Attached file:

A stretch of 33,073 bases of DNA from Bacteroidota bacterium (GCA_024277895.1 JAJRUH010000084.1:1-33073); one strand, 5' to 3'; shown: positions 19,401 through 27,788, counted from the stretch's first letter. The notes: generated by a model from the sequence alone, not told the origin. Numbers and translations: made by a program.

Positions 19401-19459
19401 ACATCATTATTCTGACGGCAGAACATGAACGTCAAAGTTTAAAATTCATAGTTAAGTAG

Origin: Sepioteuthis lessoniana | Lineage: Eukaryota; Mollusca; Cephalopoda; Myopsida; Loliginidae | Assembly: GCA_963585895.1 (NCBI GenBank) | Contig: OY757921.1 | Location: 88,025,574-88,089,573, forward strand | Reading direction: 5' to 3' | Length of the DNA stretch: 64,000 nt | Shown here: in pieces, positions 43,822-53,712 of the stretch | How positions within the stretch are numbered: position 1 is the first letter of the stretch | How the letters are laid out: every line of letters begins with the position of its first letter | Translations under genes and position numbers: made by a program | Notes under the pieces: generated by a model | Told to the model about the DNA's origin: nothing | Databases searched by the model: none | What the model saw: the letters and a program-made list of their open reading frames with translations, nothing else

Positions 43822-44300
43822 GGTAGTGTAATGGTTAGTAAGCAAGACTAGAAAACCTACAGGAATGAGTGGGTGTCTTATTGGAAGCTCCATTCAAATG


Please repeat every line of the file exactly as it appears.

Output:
A stretch of 33,073 bases of DNA from Bacteroidota bacterium (GCA_024277895.1 JAJRUH010000084.1:1-33073); one strand, 5' to 3'; shown: positions 19,401 through 27,788, counted from the stretch's first letter. The notes: generated by a model from the sequence alone, not told the origin. Numbers and translations: made by a program.

Positions 19401-19459
19401 ACATCATTATTCTGACGGCAGAACATGAACGTCAAAGTTTAAAATTCATAGTTAAGTAG

Origin: Sepioteuthis lessoniana | Lineage: Eukaryota; Mollusca; Cephalopoda; Myopsida; Loliginidae | Assembly: GCA_963585895.1 (NCBI GenBank) | Contig: OY757921.1 | Location: 88,025,574-88,089,573, forward strand | Reading direction: 5' to 3' | Length of the DNA stretch: 64,000 nt | Shown here: in pieces, positions 43,822-53,712 of the stretch | How positions within the stretch are numbered: position 1 is the first letter of the stretch | How the letters are laid out: every line of letters begins with the position of its first letter | Translations under genes and position numbers: made by a program | Notes under the pieces: generated by a model | Told to the model about the DNA's origin: nothing | Databases searched by the model: none | What the model saw: the letters and a program-made list of their open reading frames with translations, nothing else

Positions 43822-44300
43822 GGTAGTGTAATGGTTAGTAAGCAAGACTAGAAAACCTACAGGAATGAGTGGGTGTCTTATTGGAAGCTCCATTCAAATG